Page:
One of the most common fears that property investors have is that the tenants they place will trash their property or stop paying rent. They worry about damage and eviction. High drama and horror stories can be avoided with a solid and consistent screening process.Good tenants will have a positive impact on your experience as an investor. A lot of the landlords we talk to aren’t sure about how to find the right tenant for their Phoenix rental property. Today, we’re sharing the top three things to look for when you’re selecting your next tenant.
Credit needs to be an important factor when you’re screening tenants. Some people get caught up on the score. You might run into landlords and management companies that have a minimum credit score for acceptance and qualification.The score isn’t quite as important as the content of the credit report.Instead of focusing on that one number, take a look at the debt to income ratio. If the tenant has collection activity on their credit report, what kind is it? Student loans aren’t a big deal. Medical debt isn’t either, especially if the prospective tenant is in the process of paying those things off.What you want to be careful about is renting to a tenant who has collections from utility companies or cable companies. If they still owe a lot of money to their last electric provider or internet company, you might have to worry about whether they’ll pay the bills associated with your property. If you find judgments from prior landlords or they owe money to an apartment community, you might not want to approve that application.
Rental history is another important factor in choosing a tenant. You need to look at how long the applicant has rented their previous homes. Do they have a pattern of moving every six months or every year, or do they tend to stay put? The longer you can keep a tenant in place, the more return you’ll earn on your investment.When you’re conducting rental reference checks, find out about security deposit refunds. Ask former landlords if the entire deposit was returned to the tenant or if most of it had to be kept to pay for damage and cleaning. This is important. At Mynd, we have the technology necessary to ensure we are speaking to the real landlord, and not just a friend that the applicant put down as a reference.
You’ll want to be sure your tenant can pay rent every month. So, check to make sure they earn enough to pay you on time consistently. We like to see tenants who earn at least three times the monthly rent. That tells us they’ll have enough funds to cover the rental payment and any other expenses that may pop up. A good tenant is able to manage their money well enough that they can keep up with unexpected expenses. You don’t want a tenant to call you and say they can’t pay rent this month because they needed to replace the transmission in their car. Verifying the income includes making sure they can pay rent and account for emergencies.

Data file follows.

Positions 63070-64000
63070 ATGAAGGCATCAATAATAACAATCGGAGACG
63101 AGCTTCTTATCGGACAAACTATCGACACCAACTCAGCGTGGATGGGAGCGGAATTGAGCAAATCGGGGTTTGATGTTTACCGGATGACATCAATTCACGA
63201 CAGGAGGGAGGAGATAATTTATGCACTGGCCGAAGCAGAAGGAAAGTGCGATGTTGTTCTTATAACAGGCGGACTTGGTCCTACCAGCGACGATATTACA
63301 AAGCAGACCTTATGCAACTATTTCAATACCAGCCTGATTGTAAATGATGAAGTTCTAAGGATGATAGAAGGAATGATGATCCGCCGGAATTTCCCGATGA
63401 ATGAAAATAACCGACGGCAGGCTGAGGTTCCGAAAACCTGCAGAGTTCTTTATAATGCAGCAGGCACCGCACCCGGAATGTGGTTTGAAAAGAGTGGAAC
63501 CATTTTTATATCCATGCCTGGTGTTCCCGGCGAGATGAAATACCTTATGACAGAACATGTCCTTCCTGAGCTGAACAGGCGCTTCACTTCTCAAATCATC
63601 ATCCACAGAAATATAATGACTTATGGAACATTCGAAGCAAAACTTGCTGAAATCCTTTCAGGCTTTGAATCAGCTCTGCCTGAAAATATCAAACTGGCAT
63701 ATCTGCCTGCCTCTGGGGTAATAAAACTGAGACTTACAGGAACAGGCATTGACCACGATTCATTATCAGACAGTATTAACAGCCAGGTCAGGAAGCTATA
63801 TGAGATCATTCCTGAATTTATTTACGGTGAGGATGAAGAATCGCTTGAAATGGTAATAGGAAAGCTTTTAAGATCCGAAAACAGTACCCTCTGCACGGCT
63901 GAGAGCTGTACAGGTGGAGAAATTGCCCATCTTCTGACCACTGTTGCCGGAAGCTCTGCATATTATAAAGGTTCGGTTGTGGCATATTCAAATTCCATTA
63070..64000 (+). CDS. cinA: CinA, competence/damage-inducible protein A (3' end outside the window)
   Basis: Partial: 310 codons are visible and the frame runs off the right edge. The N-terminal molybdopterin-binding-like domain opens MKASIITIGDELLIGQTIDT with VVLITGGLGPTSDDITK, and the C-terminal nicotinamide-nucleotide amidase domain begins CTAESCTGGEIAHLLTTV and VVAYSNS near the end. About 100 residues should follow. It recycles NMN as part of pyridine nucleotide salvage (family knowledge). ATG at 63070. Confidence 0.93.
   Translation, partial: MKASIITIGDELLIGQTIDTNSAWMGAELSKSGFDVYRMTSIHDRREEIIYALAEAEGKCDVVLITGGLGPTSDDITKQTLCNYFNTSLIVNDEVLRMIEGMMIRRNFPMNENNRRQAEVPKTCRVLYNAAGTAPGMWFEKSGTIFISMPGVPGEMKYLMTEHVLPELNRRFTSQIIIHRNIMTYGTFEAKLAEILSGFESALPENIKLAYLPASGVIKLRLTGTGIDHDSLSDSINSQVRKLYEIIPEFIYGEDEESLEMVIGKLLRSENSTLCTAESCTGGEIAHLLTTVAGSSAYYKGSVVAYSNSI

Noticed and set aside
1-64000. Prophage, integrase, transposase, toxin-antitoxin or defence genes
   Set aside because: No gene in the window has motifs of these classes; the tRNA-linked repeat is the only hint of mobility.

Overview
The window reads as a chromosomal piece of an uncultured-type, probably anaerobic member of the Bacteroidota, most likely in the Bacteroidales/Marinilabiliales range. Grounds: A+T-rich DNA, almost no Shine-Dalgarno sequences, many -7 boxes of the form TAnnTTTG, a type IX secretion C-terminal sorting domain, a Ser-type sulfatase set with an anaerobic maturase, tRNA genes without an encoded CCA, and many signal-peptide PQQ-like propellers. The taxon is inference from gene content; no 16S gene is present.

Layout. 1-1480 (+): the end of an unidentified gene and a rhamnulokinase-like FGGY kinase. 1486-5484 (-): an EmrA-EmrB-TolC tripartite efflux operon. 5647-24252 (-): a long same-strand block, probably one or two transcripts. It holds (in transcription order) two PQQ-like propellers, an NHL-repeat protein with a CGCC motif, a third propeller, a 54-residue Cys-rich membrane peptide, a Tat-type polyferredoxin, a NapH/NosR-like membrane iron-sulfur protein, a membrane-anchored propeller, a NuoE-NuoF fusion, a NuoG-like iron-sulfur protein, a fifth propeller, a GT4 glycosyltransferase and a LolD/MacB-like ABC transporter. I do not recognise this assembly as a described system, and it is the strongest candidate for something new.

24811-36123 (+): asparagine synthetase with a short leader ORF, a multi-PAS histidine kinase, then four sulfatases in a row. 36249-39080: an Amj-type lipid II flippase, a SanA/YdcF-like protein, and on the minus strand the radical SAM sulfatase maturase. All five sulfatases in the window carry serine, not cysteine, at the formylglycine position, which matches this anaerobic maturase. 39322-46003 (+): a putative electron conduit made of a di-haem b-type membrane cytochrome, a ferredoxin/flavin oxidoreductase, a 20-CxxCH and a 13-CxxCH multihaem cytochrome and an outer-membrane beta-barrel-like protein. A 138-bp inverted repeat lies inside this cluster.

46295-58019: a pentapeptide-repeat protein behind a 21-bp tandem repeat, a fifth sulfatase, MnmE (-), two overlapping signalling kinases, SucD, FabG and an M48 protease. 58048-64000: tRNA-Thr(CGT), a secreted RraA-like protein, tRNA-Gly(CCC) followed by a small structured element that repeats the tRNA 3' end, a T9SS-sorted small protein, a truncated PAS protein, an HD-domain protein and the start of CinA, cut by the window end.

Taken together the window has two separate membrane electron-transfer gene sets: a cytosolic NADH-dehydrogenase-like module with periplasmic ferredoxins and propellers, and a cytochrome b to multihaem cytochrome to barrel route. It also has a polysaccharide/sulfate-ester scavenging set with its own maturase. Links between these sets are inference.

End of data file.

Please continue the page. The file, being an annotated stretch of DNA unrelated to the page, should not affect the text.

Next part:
When you’re thinking about selecting a tenant, consider what you want in a renter. Do you want someone with no verifiable income and a spotty rental history or do you want someone who can produce a month of pay stubs and provide solid landlord references? The answer should be obvious.We believe that when you look at an applicant’s past, you can see their future. The main goal is to mitigate the chances of a tenant not paying rent. When you’re talking to applicants and screening your tenants, trust what they say and what they put on the application. Then, verify it. Get documentation. Talk to landlords and employers.If you have a tenant with great references and verifiable income but their credit isn’t great, consider whether it’s a big enough risk to approve the tenancy. Not all debt is equal, and the types of debt that is owed can do different things to a credit report. So take you time and dig into the information and the data that you collect.As landlords, we tend to get into an emotional rush. We have a vacant property and we want to get someone in there as soon as possible. It’s easy to convince yourself that the first tenant who applies is the right person. But, if you put the wrong tenant in place, you’re taking on someone else’s problem. Removing a tenant from your property is much harder than never placing them there in the first place.Slow down in order to speed up. Don’t rush the screening process just because your home is vacant. That only makes your situation worse.Written criteria and procedures that you follow consistently are also important. Don’t deviate you’re your process because it puts you at risk for fair housing and discrimination claims. When your process is in writing, you can answer why you selected one person over another.Remember that you’re running a business. Residents have rights, which you need to respect. If you think this may be too much to handle on your own, contact us at Mynd Property Management. We are experts in Phoenix property management, and we’d be happy to help.You can also visit our Facebook group of investors, which is called Master Mynd. It’s a real estate investors’ club, where you can exchange ideas with other owners. Check out our weekly podcast as well, called The Myndful Investor. We invite leaders in real estate and property management to talk about their success and, more importantly, their failures. There’s a lot to learn from this relatable content.
There are a lot of new laws in California and specifically in Oakland that affect landlords and tenants, and today we’re focused on Section 8. Steve Rosenberg, VP of Investor Education at Mynd Property Management and Giles Imrie, VP of Corporate Counsel at Mynd are talking about what rental property owners can and cannot do when they’re advertising properties and screening residents who have Section 8 housing vouchers.